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Ireland's Brexit benefit? Europe's biggest stock exchange is eyeing up Dublin


Mark Hemsley, Chief Executive of BATS Europe, speaks at the Reuters Exchanges and Trading Summit in London March 31, 2010. REUTERS/Simon Newman

Mark Hemsley, Chief Executive of BATS Europe, speaks at the Reuters Exchanges and Trading Summit in London March 31, 2010. REUTERS/Simon Newman

Mark Hemsley, Chief Executive of BATS Europe, speaks at the Reuters Exchanges and Trading Summit in London March 31, 2010. REUTERS/Simon Newman

Europe's biggest stock exchange Bats Europe could open a base outside London following Brexit, its head told Reuters, voicing doubts about whether the City of London would secure sufficient access to the European market.

Bats Europe accounts for about 24 percent of daily trading in European shares and a shift of UK operations of one of the financial sector's biggest success stories would be a blow to London's prestige as a global financial centre.

Barring a clear sign that Britain will get full access to the single European market, Bats will begin work on setting up a second base next year if Brexit is expected in 2019, Bats Europe chief executive Mark Hemsley said.

He said while no firm decision had been made on whether to relocate some operations to the European Union if Britain leaves the bloc, there was no real alternative as things stand.

"If I look at the current scenarios, the only one that does give certainty to your customers is to actually have an entity within an EU country," Hemsley told Reuters, citing Dublin in Ireland as a possible location.

"Until we see a path that tells us otherwise, that will be the most likely outcome at the moment."

Britain voted to leave the European Union in a June referendum although the government has yet to trigger the official departure process, which is referred to as Brexit.

Uncertainty about what kind of trade deals Britain will be able to negotiate with Brussels is forcing many companies with pan-European businesses to come up with contingency plans.

The comments by Bats Europe's CEO are the latest sign firms are wary about waiting too long for fear of losing customers.

Financial firms based in London use a so-called EU passport to offer services across the bloc from one base, but few expect to have continued full access to Europe's single market after Brexit.

While Britain will negotiate new trade terms with the EU Hemsley said all the scenarios aired so far - being part of European Economic Area like Norway, bilateral deals like Switzerland and Canada, "equivalence regimes", or relying on World Trade Organization rules - were problematic.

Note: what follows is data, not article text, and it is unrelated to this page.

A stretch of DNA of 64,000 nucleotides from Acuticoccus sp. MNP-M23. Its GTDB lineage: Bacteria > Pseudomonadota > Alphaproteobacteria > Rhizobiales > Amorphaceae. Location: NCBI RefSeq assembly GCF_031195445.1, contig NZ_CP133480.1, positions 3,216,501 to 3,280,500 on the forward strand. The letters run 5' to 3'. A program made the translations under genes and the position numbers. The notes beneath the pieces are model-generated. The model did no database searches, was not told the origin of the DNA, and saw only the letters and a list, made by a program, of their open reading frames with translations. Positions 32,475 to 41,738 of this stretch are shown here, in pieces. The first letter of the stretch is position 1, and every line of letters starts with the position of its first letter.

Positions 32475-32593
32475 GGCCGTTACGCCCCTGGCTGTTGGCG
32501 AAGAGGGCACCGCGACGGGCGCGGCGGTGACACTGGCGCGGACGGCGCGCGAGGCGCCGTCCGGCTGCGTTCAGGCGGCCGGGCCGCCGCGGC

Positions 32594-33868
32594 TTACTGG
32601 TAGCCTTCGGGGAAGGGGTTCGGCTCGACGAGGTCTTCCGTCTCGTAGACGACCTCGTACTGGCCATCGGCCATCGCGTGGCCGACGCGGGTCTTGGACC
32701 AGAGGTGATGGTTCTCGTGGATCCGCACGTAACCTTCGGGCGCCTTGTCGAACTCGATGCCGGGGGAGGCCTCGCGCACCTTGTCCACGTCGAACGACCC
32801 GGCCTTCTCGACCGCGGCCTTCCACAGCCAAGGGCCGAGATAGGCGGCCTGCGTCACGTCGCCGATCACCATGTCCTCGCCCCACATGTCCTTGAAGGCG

British Prime Minister Theresa May has talked of a "bespoke" deal with Europe but so far there have been no details and much hinges on what terms EU member states will accept.

Bats Europe was created in 2011 when U.S. Bats snapped up Chi-X Europe, then a four-year old trading platform that had became one of Europe's biggest exchanges, eclipsing national exchanges that are centuries old in some cases.


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Hemsley said he was open-minded about which country Bats would chose but said the Irish capital was attractive.

"We are looking at the underlying legal framework of a country and Ireland is quite attractive because it's the most similar to the UK structure," Hemsley said.

"We look at local tax environments, labour laws, availability of personnel. We are open minded, but Dublin is attractive on a number of those levels."

Consultants and lawyers have warned of a logjam as London-based banks and financial firms queue at the doors of regulators in other EU countries to obtain a financial services passport.

Bats only obtained its full passport as an exchange in 2013 from Britain's Financial Conduct Authority and Hemsley said an awful lot of the documentation needed for a new passport was already at hand.

"Whilst there are going to be quite a lot of banks moving, when you come to moving exchanges, there are probably not going to be an awful lot of them," Hemsley said, adding that a second base in the EU would have "some regulatory and legal presence".

"I still think London is going to be a substantial trading hub even if there is more fragmentation of trading across Europe because of Brexit," Hemsley said. "From a physical point of view we would still have substantial operations in London."

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